In guiding the renminbi into its steepest dive since 2005 this week, Beijing was employing a strategy of “one arrow, two vultures”, as the saying goes.
The first vulture denotes the international speculators who have – in spite of warnings by Chinese officials – regarded renminbi appreciation against the US dollar as a one-way bet. The second vulture signifies the domestic shadow financiers who refuse to be brought down to earth.
Neither of Beijing’s avian quarries is dead or even mortally wounded, but the renminbi’s surprise decline will have ruffled plenty of feathers. More importantly, it serves notice that China is opening up a new front in its battle to reduce risks in a highly volatile financial system.
It takes a little detective work to unravel how guiding the renminbi lower helps China manage financial risks because it involves a vast twilight zone of financial dealings for which there is little data, official or otherwise. Nevertheless, it is the dealings in this zone – which includes domestic shadow finance and irregular cross-border capital flows – that are increasingly setting the tone for Beijing’s policies.
The story starts with the People’s Bank of China’s repeated failure to bring shadow finance to heel. Since the announcement of Document 463 in December 2012, authorities have been turning up the pressure on shadow finance, mainly with the aim of preventing high-interest trust loans from triggering defaults among local government borrowers. But official statistics show that such efforts have not yet borne fruit. Entrusted loans rose to Rmb396.5bn ($64.7bn) in January, almost double the levels of the same month a year ago.
Worse than this failure, though, is evidence that the PBoC’s policies may be backfiring. Dodging the central bank’s pressure to liquidate shadow financial assets (which offer attractive returns), banks are opting instead to sell off lower yielding enterprise bonds (debt issued by state-owned companies), thus raising the cost of financing to companies and local governments, according to research by China Confidential, a research service at the Financial Times.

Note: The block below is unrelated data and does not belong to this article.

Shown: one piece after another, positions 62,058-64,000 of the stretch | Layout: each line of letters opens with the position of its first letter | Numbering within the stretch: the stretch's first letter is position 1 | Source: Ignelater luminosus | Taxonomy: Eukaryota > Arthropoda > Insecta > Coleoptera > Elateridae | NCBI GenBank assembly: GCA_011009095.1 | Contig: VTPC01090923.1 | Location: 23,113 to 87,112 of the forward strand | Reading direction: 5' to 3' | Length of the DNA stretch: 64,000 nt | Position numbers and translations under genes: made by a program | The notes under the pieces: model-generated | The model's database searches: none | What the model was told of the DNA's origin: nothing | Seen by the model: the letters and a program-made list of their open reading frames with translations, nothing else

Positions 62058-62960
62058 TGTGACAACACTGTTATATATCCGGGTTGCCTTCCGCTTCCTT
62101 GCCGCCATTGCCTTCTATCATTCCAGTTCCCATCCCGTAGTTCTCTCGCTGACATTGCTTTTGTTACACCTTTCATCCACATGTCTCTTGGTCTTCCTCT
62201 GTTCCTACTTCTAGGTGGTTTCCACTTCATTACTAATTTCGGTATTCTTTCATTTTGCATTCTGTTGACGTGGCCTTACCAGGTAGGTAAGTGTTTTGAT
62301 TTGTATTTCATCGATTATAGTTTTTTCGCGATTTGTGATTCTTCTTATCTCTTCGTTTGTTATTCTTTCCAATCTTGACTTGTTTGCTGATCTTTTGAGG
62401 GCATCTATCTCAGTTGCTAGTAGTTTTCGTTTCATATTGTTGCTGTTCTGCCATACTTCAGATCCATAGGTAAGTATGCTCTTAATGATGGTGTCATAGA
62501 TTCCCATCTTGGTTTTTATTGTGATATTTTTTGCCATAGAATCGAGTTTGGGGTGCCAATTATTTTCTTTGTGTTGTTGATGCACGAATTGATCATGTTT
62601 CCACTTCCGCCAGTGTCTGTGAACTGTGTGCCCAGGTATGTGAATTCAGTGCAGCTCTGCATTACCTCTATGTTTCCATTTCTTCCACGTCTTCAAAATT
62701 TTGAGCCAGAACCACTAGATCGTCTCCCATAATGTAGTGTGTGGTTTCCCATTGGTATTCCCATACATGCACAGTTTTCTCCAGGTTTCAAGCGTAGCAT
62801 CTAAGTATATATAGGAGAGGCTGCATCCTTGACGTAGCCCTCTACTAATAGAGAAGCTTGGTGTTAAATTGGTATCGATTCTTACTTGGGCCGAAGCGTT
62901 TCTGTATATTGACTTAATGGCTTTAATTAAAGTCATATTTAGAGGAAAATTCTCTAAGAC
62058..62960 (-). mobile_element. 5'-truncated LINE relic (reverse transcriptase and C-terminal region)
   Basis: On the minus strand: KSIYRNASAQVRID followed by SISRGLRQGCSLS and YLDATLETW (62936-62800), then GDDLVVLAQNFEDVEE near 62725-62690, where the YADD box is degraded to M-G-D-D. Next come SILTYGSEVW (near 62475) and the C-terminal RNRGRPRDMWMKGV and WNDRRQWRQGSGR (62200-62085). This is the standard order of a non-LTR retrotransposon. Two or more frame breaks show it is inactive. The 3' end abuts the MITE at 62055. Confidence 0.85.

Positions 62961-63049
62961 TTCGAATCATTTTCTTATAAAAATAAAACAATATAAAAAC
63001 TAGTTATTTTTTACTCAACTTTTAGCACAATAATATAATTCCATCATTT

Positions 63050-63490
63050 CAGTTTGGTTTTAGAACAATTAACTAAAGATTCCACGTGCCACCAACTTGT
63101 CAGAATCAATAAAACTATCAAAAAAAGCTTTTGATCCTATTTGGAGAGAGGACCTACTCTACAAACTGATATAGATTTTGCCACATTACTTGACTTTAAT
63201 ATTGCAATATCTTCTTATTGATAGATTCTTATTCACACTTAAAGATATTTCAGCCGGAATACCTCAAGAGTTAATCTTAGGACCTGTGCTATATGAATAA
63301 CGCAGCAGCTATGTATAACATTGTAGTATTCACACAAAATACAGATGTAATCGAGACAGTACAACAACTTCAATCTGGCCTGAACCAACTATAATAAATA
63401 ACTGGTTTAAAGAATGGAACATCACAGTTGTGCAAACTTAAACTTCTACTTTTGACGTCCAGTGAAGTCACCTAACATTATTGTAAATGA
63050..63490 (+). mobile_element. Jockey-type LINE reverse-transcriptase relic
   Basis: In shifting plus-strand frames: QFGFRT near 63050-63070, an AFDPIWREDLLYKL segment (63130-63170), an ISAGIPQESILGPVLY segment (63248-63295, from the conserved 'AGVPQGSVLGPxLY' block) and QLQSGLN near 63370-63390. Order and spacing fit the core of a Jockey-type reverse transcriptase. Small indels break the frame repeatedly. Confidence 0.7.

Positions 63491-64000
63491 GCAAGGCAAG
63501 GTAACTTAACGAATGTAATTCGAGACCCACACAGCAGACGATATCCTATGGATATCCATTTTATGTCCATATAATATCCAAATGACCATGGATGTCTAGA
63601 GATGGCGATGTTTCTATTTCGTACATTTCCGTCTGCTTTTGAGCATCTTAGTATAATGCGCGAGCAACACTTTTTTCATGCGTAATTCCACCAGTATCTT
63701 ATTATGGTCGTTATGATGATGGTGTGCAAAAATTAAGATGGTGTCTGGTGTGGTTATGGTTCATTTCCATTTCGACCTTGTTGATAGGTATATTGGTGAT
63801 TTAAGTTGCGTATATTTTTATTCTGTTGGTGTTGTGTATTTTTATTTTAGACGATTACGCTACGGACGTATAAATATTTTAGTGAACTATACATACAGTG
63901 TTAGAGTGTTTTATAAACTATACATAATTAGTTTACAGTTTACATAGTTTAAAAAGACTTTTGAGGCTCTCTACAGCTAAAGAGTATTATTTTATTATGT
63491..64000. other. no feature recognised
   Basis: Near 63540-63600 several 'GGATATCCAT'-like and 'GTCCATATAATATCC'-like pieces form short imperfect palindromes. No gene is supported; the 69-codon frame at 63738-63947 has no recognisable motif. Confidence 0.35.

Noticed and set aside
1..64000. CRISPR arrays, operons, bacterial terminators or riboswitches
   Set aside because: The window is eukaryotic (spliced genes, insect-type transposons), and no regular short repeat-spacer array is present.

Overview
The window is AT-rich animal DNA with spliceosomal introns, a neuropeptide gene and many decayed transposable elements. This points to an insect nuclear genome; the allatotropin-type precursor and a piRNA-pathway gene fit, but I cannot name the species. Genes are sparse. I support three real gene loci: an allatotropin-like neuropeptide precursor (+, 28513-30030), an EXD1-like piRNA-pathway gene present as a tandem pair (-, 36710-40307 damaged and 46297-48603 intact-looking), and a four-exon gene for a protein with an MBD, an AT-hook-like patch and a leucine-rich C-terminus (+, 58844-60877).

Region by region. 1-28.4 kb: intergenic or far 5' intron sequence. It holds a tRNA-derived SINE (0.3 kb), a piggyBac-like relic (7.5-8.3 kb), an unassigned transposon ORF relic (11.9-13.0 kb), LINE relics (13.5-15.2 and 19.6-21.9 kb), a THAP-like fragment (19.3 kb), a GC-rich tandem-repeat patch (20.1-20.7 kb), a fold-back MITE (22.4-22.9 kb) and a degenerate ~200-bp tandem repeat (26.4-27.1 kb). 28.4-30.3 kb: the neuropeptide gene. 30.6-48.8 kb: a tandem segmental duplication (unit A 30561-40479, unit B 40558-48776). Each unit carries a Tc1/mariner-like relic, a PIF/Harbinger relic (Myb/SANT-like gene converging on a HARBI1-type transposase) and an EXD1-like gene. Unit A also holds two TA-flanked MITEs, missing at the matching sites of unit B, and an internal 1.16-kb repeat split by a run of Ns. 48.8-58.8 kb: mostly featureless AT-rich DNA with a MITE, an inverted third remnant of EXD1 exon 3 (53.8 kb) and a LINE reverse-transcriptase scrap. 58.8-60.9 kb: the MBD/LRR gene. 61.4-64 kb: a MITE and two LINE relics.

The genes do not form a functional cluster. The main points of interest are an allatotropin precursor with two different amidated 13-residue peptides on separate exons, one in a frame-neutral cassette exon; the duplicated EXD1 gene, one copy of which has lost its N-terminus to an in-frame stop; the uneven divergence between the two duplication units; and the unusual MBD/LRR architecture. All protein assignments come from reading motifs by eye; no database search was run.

While this squeezes the supply of credit to the “real” economy, the shadow finance segment is nourished by inflows of capital that gush through a hundred holes in China’s nominally “closed” capital account.
A shadow banker in Ningbo, eastern China, recently described the attractions of such a trade. “It is easy to borrow abroad at around 1 per cent annual interest. Then change that money into renminbi and bring it into the mainland,” said the banker, who declined to be identified because of the illegal nature of his business.
“You can get around 10 to 12 per cent by lending it to a trust or around 20 per cent by putting it with an underground bank. On top of that you get whatever the renminbi has appreciated by the time you need to repay the foreign loan.”
One sign that this cross-border carry trade has been robust of late is evidence of an increase in the over-invoicing of exports, a common ruse used to spirit funds into the mainland. A China Confidential survey of exporters in January found that 44 per cent of respondents thought that such fake invoicing was on the increase.
Besieged by these pressures, it is hardly surprising that the PBoC was keen to shoot an arrow. Its hope is that by instilling in speculators’ consciousness a sense that the renminbi can fall as well as rise, it will staunch the inrush of speculative capital lured by the outsized returns available in the mainland’s shadow finance markets.
In this, as ever, Beijing is looking for incremental shifts, such as the 1.2 per cent that the renminbi has depreciated by so far this year. It knows that if it were to try to stop the inflow of illegal capital entirely, it may trigger the very wave of financial defaults it is hoping to avoid. Thus a gradual approach using exchange rate flexibility to generate a market response seems to suit the PBoC’s objectives for now.